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How the Bankruptcy Filing Process Works

As discussed in a previous post about the alternatives of declaring bankruptcy, filing for bankruptcy should be a last resort when mired in insurmountable debt.

After careful consideration and consultation with knowledgeable people, if the situation still warrants a bankruptcy filing, then the following post will provide some details about the process in Canada.

Working with a Trustee

A bankruptcy filing can only be made through a trustee licensed by the Office of the Superintendent of Bankruptcy (OSB) to administer the bankruptcy process. Hence, the primary step of the process involves finding a trustee from the Trustee Registry (firms and individuals are listed). Once a trustee is finalized, the subsequent meetings will help them understand the financial situation and recommend a solution (or provide options).

Sometimes, if a trustee cannot be found or if paying for their service is a deterrent, the OSB’s Bankruptcy Assistance Program may be helpful, provided the applicant:

  • Contacted at least two bankruptcy trustees (participating in the Program) and was not able to retain their services;
  • Is not in jail;
  • Is not involved in commercial activities; and,
  • Does not have surplus income.

The Filing Process

Once the necessary forms are completed by the individual and filed by the trustee, a representative of the OSB may examine the applicant under oath to evaluate their conduct, causes for the bankruptcy and the disposition of property. As part of the proceedings, the applicant will also be required to attend two financial counseling sessions to help them manage their financial affairs better in the future.

Once all formalities are completed, the individual will be declared bankrupt, which is the transition point from whereon the trustee will deal with all creditors on the individual’s behalf. The trustee will notify all creditors about the bankruptcy and the transition also means that the individual will stop making payments directly to creditors, garnishments against salary, if any, will terminate and any pending lawsuits by creditors will be stopped. Assets held by the individual will be sold by the trustee and the proceeds will be held in trust for distribution to creditors.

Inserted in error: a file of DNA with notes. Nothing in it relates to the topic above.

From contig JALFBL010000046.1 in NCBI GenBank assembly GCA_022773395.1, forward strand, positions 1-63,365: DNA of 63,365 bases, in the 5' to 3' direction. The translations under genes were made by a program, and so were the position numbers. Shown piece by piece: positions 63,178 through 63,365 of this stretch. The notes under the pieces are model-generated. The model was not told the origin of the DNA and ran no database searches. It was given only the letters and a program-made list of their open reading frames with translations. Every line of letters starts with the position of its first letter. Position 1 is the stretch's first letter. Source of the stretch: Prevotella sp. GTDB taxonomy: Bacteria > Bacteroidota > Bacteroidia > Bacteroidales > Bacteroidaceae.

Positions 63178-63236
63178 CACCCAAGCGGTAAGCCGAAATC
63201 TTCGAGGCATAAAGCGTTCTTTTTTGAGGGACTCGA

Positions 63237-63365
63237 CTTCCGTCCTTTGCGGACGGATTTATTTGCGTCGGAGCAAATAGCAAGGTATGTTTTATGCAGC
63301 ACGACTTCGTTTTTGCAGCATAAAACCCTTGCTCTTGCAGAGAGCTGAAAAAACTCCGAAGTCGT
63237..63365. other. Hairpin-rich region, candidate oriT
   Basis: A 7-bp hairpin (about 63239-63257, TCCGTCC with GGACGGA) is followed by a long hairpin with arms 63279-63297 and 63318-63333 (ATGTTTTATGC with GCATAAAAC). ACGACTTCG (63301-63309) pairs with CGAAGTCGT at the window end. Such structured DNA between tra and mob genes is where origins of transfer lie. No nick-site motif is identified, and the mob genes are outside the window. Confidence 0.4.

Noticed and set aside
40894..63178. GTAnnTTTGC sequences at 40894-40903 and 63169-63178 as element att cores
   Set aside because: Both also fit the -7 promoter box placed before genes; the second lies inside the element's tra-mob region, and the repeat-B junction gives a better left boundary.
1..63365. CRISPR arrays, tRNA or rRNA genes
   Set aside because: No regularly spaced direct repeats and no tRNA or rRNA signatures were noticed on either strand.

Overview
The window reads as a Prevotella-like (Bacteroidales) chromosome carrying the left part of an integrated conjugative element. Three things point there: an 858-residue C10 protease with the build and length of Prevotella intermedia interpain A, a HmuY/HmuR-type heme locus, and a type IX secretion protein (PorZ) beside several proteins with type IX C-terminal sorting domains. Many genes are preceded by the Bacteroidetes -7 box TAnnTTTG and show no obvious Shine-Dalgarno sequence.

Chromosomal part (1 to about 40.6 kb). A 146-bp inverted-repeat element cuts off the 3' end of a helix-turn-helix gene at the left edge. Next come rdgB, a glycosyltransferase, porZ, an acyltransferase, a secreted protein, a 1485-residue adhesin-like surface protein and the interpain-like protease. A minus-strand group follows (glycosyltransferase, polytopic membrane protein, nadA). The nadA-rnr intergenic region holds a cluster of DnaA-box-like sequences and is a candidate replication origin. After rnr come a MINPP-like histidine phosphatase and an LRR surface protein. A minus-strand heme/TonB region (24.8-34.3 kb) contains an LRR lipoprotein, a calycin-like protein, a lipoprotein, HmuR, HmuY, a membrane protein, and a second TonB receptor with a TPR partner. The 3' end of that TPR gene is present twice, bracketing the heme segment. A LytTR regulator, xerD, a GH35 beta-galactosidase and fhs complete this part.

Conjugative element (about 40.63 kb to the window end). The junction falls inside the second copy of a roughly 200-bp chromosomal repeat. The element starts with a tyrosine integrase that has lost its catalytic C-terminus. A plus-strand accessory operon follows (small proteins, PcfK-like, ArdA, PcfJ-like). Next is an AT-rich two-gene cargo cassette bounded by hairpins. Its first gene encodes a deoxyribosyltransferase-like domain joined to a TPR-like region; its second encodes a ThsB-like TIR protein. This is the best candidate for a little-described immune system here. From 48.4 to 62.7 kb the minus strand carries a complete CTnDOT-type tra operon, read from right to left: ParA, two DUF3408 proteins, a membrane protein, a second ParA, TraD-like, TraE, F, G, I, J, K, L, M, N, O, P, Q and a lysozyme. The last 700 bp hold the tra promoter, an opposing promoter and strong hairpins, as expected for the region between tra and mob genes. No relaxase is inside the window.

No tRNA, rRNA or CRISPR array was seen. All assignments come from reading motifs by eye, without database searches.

Surplus Income Payments

Apart from the fees due to the trustee, the individual may be required to make ‘surplus income’ payments for distribution to creditors. The surplus income is calculated as the redundant earnings (determined using the copies of pay stubs and other income documents that are submitted to the trustee) that exceed the amount of money needed by a family to maintain a reasonable standard of living as dictated by the OSB annually.

Discharge from Bankruptcy

A bankruptcy discharge releases an individual from the legal obligation to repay the debts that were due as of the date of the bankruptcy application, except for the following types of debts:

  • Alimony and/or child support payments;
  • Student loans, if less than 7 years have passed since the individual stopped being a full-time or part-time student;
  • Fines or monetary penalties imposed by the Court; and,
  • Dues arising from fraud.

There is a lot more information to be gleaned from the ‘bankruptcy discharge’ link above. The consequence of not being discharged may include not being able to borrow more than $1000 without informing the lender about the bankruptcy filing.

Do you have any suggestions for someone on the threshold of bankruptcy?

About the Author: Clark works in Saskatchewan and has been working to build his (DIY) investment portfolio, structured for an early retirement. He loves reading (and using the lessons learned) about personal finance, technology and minimalism. You can read his other articles here.







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